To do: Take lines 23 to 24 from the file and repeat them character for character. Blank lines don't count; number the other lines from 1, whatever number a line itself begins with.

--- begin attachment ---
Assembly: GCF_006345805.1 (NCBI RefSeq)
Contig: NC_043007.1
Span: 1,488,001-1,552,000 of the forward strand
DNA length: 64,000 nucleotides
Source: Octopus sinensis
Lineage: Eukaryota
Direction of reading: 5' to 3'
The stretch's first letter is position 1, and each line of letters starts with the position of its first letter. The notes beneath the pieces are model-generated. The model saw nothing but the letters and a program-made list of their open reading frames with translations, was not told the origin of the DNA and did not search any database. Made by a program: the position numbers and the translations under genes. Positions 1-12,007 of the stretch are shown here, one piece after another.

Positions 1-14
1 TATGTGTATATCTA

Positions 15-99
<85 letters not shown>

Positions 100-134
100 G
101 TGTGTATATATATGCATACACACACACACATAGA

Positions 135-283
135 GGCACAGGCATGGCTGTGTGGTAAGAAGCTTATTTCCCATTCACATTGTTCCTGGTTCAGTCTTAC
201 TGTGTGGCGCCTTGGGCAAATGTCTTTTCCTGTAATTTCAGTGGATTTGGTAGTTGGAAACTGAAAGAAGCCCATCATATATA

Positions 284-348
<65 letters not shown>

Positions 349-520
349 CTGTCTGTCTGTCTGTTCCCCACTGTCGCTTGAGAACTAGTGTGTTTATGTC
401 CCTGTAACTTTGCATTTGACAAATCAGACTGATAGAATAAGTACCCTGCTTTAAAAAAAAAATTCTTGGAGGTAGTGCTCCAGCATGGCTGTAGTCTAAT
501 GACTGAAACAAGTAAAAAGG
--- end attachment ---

401 CCTGTAACTTTGCATTTGACAAATCAGACTGATAGAATAAGTACCCTGCTTTAAAAAAAAAATTCTTGGAGGTAGTGCTCCAGCATGGCTGTAGTCTAAT
501 GACTGAAACAAGTAAAAAGG